Again, I wish I had that crystal ball. But I do think we'll see some increase in moms placing again, particularly when they start having more financial constraints, maybe even later this year, that finances will still be a factor even though that, honestly, that's not why we want moms to place into reality, you know. So I think we'll see that, I think we'll see less choices of agencies, I personally noticed several small agencies, both in Texas and in other states that have closed due to the pandemic and that are permanently closed, that will not reopen. And so I think there'll be a little bit of consolidation of maybe some of the smaller agencies being absorbed by bigger agencies, or they're just being a lack of local services, where there used to be some and folks will be more, you know, going across state lines or shopping on the internet for adoption professionals in the future. We're seeing right now with our home studies, a lot more step parent and grandparent adoptions than we're seeing private placements. So I do think that's pandemic driven, again, that focus on focusing in on your family, and, you know, I've got this child to my home, and oh, my gosh, what would happen? If I got COVID and passed away? Or whatever? Would they get some muscle security benefits? Would they, you know, would they get my insurance or whatever I need to legalize this relationship? So we're, we definitely see that trend. And I think that may still continue, because even if the pandemic is the quote, over if that ever happens, you know, I think that it has impacted our culture enough that that we've really had a shift toward family. And so I think that'll continue as well.

43:21  
Jackie, I that I should have gone with you first Deborah, Deborah got all the good ones.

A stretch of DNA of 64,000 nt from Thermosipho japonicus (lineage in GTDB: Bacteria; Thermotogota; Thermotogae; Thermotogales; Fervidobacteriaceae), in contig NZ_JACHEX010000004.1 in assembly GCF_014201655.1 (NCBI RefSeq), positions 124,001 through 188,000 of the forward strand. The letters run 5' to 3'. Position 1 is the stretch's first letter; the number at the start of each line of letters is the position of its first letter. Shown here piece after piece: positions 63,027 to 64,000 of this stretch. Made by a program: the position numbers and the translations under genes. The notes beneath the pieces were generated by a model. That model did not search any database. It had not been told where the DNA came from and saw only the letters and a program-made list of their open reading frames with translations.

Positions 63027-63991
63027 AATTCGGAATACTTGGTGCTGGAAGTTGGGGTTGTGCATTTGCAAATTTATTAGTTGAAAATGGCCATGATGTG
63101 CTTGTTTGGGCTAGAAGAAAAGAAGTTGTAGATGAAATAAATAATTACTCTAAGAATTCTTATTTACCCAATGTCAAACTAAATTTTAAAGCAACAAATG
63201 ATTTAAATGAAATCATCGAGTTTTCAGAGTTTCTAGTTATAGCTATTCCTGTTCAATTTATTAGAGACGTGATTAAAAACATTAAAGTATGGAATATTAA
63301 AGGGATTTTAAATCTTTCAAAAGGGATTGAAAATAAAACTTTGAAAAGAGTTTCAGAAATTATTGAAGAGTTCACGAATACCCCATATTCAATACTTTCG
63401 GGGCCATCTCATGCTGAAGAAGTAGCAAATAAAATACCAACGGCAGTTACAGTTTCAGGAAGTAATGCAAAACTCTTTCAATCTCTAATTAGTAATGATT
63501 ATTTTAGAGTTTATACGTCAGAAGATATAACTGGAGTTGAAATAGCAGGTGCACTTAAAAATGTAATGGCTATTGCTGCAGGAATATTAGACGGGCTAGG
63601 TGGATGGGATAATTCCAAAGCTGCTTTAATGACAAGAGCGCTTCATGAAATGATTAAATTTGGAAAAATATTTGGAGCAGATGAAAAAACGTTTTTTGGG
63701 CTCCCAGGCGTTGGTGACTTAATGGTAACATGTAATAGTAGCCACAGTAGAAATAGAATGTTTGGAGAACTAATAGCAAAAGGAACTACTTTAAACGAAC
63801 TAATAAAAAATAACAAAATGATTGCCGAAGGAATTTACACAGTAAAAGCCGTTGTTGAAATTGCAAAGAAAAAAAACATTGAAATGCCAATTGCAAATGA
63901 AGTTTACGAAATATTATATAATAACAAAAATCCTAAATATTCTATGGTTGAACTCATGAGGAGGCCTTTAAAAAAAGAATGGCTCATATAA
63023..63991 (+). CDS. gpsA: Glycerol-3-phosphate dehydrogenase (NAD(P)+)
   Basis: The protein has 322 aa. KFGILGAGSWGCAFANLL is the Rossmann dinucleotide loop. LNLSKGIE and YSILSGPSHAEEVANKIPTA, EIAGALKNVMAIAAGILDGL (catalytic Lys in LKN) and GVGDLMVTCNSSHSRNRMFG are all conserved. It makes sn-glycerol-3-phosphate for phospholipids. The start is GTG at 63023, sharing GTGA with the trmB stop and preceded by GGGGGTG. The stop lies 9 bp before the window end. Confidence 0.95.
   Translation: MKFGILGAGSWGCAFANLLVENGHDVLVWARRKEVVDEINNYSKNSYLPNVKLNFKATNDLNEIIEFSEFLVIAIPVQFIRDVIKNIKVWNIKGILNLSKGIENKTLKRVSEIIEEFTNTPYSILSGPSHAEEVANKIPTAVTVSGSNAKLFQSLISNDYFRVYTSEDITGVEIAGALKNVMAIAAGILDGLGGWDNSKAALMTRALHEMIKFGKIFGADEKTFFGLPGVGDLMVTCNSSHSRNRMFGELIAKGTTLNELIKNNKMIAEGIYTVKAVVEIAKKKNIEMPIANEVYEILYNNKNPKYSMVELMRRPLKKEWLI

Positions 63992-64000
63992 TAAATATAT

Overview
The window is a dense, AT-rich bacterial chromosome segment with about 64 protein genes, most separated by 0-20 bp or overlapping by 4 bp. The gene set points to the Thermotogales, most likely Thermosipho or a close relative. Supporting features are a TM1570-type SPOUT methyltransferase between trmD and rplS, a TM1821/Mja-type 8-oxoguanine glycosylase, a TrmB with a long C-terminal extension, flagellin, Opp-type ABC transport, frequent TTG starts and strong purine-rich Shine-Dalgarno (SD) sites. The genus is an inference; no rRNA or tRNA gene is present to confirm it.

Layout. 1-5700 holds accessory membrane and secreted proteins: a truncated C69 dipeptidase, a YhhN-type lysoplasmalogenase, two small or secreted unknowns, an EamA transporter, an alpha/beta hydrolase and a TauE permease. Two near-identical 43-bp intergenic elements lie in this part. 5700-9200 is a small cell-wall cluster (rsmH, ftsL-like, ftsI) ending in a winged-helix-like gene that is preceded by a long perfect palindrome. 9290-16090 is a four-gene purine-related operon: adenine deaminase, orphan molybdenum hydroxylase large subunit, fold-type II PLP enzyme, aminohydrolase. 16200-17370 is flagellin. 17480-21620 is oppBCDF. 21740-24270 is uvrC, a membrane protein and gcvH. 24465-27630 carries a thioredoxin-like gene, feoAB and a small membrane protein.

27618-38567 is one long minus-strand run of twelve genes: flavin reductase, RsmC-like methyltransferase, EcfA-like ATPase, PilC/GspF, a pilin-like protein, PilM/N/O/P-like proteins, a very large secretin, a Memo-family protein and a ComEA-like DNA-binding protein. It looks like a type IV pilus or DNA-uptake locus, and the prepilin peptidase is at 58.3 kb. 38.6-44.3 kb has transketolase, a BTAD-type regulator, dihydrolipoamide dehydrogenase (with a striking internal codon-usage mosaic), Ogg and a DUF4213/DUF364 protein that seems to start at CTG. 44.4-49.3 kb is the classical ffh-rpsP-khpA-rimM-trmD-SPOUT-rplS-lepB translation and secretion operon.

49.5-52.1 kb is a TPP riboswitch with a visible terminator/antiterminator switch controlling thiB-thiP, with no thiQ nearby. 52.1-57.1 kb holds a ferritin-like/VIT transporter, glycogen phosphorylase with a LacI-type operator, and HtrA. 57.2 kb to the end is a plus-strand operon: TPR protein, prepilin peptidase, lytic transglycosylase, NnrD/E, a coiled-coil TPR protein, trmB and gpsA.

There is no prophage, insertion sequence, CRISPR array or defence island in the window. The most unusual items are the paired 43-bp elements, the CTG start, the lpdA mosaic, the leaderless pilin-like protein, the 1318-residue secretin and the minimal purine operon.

43:28  
I know, Laura did a great job answering that. And I agree with everything she had to say there. I think that I mean, as the pandemic comes to an end, whenever, whenever that will be I know, we thought that we would see strides this year, and here we are in 2022. But I think things will go back to normal, whatever that is. And I think adoptions always going to be there as an option for people who are in a really tough spot. And that's never going to change. We want people to be supported and to be able to parent their children if they have that choice. So the support for families right now has been nice, but I don't think it's going to last forever. So we'll see how that plays out with the pandemic ending. And then also Deborah's point of people needing to work with other adoption professionals to help them with the matching process and domestic adoption. That's something we've already seen in California. I think California is a very attorney driven state, and people use facilitators to help with that piece. So I think that's something that'll definitely continue so people can connect with expectant parents beyond state lines. So I think that trend will definitely continue with our families as well.

44:54  
Yeah, that makes very good sense. More parents who are children means more often options that need to be explored. Deborah, you and I talked a bit about the future of foster care, anything you want to add about foster care adoptions in the future.

45:10  
Not just that, we need to invent some system where we can recruit more families for those children. And I think each state has a really marvelous opportunity to do that with the funding that's coming in with the Family First Act. And so I really hope that we all can do some judicious planning to figure out that problem in every state and even in Texas in different regional areas. And a different approach might need to be taken to try to encourage families to step up and accept children from foster care, even if it's a relative, you know, maybe they didn't think they could parent this child, but with appropriate supports put in place, maybe they will be able to. So I think that all that will encourage probably more relatives, but maybe some more non relatives to decide to also become foster parents, even if it's not for the purpose of adoption.

46:10  
Right. And I do think that kinship adoption, so you know, if if you're looking to adopt, letting your family know, because it kinship can be defined in different ways. But any connection is, is better than none. So even if it's a second cousin, that depending on the state and different states have, and there's also such a thing as fictive kin is often Yes,

46:37